- Sally grows weak. Nine hours after making landfall, the winds of the phenomenon fell rapidly and Alabama and Florida are the most affected states
- Sally is the first hurricane to make landfall in that southern state since 2004
- Thousands are without power and a bridge in Pensacola collapsed
Sally grows weak. Hurricane Sally’s winds eased rapidly after making landfall Wednesday in Gulf Shores, Alabama, and will continue to weaken as it moves inland through parts of that state and Florida, but its associated risks, such as flooding, remain.
In a new bulletin, the United States National Hurricane Center (NHC) reported that Sally, which made landfall with winds of nearly 105 miles per hour (165 km / h), now has maximum sustained winds of 80 miles per hour ( 139 km / h), category 1.
The travel speed has become faster and Sally is now moving at 5 miles per hour (7 km / h) in a north-northeast direction.
In the NHC track pattern, downtown Sally will cross southeast Alabama and far northwestern Florida as a hurricane today and downgrade to a tropical storm over central Georgia on Thursday to end as a depression off the coast of Georgia. Carolinas.
Sally is the first hurricane to make landfall in that southern state since 2004.
The first reports from the area indicate that it was raining all night and the wind knocked down trees and knocked down cornices and other elements of the buildings, but no victims have been known for now.
The power outages began before the impact and, according to the PowerOutage.com portal, there are more than 217,000 customers in Florida, more than 275,000 in Alabama and about 9,700 in Mississippi affected.
Since before Sally made landfall, the National Hurricane Center (NHC) noted that “catastrophic flash floods” were developing from west of Tallahasse, Florida’s capital, to Mobile Bay, Alabama.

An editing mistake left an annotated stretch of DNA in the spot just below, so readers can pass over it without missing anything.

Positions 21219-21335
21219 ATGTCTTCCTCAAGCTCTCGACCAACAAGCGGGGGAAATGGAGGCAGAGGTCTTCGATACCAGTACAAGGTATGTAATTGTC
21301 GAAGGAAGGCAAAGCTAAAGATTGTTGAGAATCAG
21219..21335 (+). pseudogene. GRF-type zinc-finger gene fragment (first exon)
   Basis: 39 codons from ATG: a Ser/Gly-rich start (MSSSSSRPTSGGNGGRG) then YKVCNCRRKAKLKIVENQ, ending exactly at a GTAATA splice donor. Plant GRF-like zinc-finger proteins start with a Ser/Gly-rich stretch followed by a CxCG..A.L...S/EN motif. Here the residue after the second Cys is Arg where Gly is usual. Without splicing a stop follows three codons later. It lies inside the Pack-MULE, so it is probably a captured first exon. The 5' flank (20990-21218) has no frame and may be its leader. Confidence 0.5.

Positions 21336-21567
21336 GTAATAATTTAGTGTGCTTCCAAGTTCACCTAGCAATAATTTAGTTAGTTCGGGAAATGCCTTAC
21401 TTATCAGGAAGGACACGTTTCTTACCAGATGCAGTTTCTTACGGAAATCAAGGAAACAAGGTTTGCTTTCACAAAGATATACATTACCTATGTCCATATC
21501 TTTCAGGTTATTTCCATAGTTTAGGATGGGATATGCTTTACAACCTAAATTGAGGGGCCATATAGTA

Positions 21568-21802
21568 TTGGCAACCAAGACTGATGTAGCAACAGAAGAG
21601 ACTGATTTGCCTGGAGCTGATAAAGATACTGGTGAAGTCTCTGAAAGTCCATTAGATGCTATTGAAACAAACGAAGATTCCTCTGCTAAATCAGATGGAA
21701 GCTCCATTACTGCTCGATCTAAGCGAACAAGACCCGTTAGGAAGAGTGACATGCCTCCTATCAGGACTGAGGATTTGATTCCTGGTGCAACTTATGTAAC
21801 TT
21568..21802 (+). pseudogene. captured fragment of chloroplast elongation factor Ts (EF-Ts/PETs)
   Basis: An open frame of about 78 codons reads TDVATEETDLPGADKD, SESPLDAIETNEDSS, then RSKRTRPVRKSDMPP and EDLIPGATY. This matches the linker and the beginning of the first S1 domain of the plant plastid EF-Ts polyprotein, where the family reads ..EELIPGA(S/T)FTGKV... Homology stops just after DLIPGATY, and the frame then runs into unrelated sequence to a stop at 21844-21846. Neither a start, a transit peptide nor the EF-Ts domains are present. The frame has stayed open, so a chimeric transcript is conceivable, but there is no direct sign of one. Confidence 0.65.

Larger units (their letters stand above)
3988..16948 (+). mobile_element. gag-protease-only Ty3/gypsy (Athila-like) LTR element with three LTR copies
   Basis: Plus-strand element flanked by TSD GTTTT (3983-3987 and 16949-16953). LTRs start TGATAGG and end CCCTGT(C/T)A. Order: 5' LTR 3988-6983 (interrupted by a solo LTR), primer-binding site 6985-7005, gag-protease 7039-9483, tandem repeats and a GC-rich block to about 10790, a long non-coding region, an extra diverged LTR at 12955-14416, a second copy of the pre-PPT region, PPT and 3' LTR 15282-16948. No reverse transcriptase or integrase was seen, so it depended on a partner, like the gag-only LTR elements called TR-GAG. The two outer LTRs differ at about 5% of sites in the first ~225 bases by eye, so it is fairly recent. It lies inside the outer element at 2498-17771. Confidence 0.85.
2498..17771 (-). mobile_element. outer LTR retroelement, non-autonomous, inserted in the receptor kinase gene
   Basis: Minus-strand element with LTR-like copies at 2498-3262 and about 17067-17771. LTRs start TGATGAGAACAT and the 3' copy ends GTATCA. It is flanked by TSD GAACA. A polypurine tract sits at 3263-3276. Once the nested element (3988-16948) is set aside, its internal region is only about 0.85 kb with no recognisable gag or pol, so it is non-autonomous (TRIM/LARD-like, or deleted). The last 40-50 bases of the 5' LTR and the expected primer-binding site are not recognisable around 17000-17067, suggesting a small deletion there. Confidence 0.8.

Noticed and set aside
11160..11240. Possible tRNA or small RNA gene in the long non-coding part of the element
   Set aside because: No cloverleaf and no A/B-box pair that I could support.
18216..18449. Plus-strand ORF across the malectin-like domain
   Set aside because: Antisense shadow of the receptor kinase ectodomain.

Local media show videos of cities like Orange Beach, Alabama, with the streets completely flooded.
In addition to the storm surge on the coast, it is possible that moderate to major overflows and floods may occur in the rivers in the area.
Sally’s hurricane force winds extend 35 miles (55 km) from its center and tropical storm winds (weaker) up to 125 miles (205 km).
Winds of 74 miles per hour (119 km / h) with a gust of 92 miles per hour (148 km / h) were recorded at the Pensacola, Florida, Naval Air Station, according to the NHC.
Also in Pensacola, a section of a newly built bridge across that coastal city’s bay, popularly known as the Three Mile Bridge, collapsed and collapsed due to the devastation of Sally, reported CNN.
Sally will produce rainfall over a large area of the southeastern US, with accumulations of a maximum of 35 inches (889 millimeters) in specific areas, and the storm surge can raise sea level up to 7 feet (2.1 meters) in some places.
Tornadoes can hit parts of northwestern Florida, southern Alabama and southwestern Georgia all day today, and the Gulf of Mexico will have a large undertow.
Storm Teddy becomes a hurricane
Tropical Storm Teddy became a hurricane on Wednesday with maximum sustained winds of 160 kilometers (100 miles) per hour, according to the US National Hurricane Center.
The system was expected to gain strength over the next few days, turning into a strong hurricane on Wednesday and perhaps reaching Category 4 on Thursday.
Teddy was 1,335 kilometers (820 miles) east of the Lesser Antilles. Its hurricane-force winds stretched 25 miles (40 kilometers) from its center, and tropical-storm-force winds reached 175 miles (281 km).
Meanwhile, Hurricane Sally was moving slowly towards land and had already left 332,000 homes and businesses without power in Alabama, Florida and Louisiana by Wednesday morning, according to the site poweroutage.us. The website listed about 192,000 of those blackouts in Alabama and more than 78,000 in Florida.
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